Residents of a strange land at risk of snake and pigs biting
By: Yasir Ilyas
With a deep sense of homeliness and apathy of the civic bodies depriving them of basic amenities including electricity and drinking water, people of a tent village in H-9 sector have a feeling of being marginalized and at the risk of being bitten by snakes and pigs. They have a lot of complains against societal indifference towards them.
Inhabitants of this slum are the affectees of Rawal Dam and Chack Shahzad and belong to Christian community. Instead of being compensated, they were rendered homeless as the authorities evicted them from their shelters declaring them ‘illegal occupants’.
“Once we were having our own homes but now we have no option but to live like nomads,” said the affectees from the community.
After their first eviction from the Rawal dam and Chak Shahzad areas, they came to a green belt of the capital for temporary shelter. Despite commitments, leaders from the Christian community apparently did only a lip service to their demands for a permanent settlement as compensation.
The Capital Development Authority (CDA) after their second eviction from the green belt gave them an alternate shelter space in sector H-9/2. They have tents to live but with no water and electricity in hot and humid weather conditions. When they see their fellow citizens in the same sector enjoy all luxuries and civic amenities in their vicinity, they ask a question whether they are the citizens of this country too?
“Authorities and leaders only think about supporting people when they are about to die in any calamity. They do no come to rescue those who die every day due to poverty, hunger and homeliness,” said an elder from the community.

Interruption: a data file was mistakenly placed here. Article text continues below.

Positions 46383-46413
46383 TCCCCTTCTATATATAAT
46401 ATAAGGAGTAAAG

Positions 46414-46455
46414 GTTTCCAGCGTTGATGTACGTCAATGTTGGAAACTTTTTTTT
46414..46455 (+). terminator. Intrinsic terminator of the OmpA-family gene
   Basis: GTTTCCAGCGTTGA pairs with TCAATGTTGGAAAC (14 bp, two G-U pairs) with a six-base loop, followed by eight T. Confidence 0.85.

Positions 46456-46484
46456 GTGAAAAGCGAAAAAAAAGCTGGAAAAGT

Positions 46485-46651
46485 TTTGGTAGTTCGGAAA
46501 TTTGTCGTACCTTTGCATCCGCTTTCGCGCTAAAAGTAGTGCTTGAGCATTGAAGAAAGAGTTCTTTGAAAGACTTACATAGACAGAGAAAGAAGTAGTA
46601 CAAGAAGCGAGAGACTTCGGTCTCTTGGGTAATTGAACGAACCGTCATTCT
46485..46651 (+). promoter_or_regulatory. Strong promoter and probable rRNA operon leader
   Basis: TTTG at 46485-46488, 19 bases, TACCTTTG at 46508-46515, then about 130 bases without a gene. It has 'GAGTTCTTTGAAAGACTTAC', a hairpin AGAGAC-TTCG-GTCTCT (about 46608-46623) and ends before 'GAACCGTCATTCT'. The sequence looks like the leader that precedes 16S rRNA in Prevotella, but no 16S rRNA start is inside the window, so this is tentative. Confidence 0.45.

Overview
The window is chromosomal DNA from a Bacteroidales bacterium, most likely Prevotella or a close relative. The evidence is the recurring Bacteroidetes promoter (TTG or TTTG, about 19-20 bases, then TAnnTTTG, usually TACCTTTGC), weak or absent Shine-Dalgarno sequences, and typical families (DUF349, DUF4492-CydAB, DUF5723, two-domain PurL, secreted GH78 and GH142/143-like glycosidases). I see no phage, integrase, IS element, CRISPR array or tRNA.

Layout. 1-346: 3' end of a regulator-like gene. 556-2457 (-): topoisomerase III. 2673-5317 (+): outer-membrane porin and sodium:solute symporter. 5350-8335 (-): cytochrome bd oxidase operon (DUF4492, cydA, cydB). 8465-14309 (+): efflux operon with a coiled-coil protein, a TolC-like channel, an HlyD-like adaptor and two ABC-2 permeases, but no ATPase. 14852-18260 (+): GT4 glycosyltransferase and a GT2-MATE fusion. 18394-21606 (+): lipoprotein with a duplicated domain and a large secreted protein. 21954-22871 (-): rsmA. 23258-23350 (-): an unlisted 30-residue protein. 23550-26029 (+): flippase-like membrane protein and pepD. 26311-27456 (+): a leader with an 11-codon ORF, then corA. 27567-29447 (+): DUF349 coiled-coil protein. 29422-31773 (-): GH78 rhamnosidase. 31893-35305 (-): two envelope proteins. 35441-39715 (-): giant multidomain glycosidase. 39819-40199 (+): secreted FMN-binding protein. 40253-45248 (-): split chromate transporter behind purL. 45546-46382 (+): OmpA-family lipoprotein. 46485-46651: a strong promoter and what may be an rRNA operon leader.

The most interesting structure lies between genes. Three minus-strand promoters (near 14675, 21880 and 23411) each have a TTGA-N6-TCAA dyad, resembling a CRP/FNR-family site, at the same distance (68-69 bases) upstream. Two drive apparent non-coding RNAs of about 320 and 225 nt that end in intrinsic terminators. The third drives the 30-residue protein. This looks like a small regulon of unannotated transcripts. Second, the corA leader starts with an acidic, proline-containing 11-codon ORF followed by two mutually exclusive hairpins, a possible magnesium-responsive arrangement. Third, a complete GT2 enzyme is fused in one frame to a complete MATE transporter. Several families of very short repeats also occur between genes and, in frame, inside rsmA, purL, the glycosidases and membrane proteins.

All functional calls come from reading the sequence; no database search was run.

Imitiaz Masih, one of the resident of this slum told INFN that as many as 2000 people hailing from 200 families live in these tents. “We were evicted forcefully from the Rawal Dam and Chak Shehzad areas and were left alone with no support and facility necessary as human being,” he added.
“Initially, a couple of lights were installed in our camp but now they have been removed and we live in complete dark near a deserted place in the capital. Our kids and families feel insecure because of wild pigs and other animals. Our children are often bitten by snakes in darkness,” said Bagga Masih, another resident of the locality.
“There were few street lights on the road leading to the locality from ‘Itwar Bazaar’ of Peshawar Morh, which were quite useful for us. But some bandits who use the nearby jungle as their safe heaven, broke or damaged these lights for their ease,” said Bagga.
Most of the respondents when interviewed said earlier police and rescue 15 used to patrol the area but for unknown reason, we hardly see such patrolling which exposed us to these criminals hiding in the area.
Mansha Masih said, “The biggest problem we face is unemployment. We do not have proper jobs; hence we are unable to feed our families. So our female family members used to do domestic chores as maids in nearby sectors. This is generally the only source of income for us. Our children do not go to schools and we do not have any work to do.”
A highly respected tribal elder in the community said that insecurity is another constant threat for us; particularly our female family members are exposed to a threat of sexual assault in these unprotected tents. So we assign duties of guards to our youngsters in night to protect our women and lives of the community members.
When you visit this locality, you are engulfed in strange sort of feelings. You will find yourself in a beautiful village of Punjab, where greenery is everywhere, people sitting under trees, playing cards to kill their time with smoking ‘Hukka’ (Water-piped tobacco smoking gadget), but when you hear story of these people, all colors, charms and fantasies disappear suddenly and you feel sorry for these residents of the ‘strange-land’.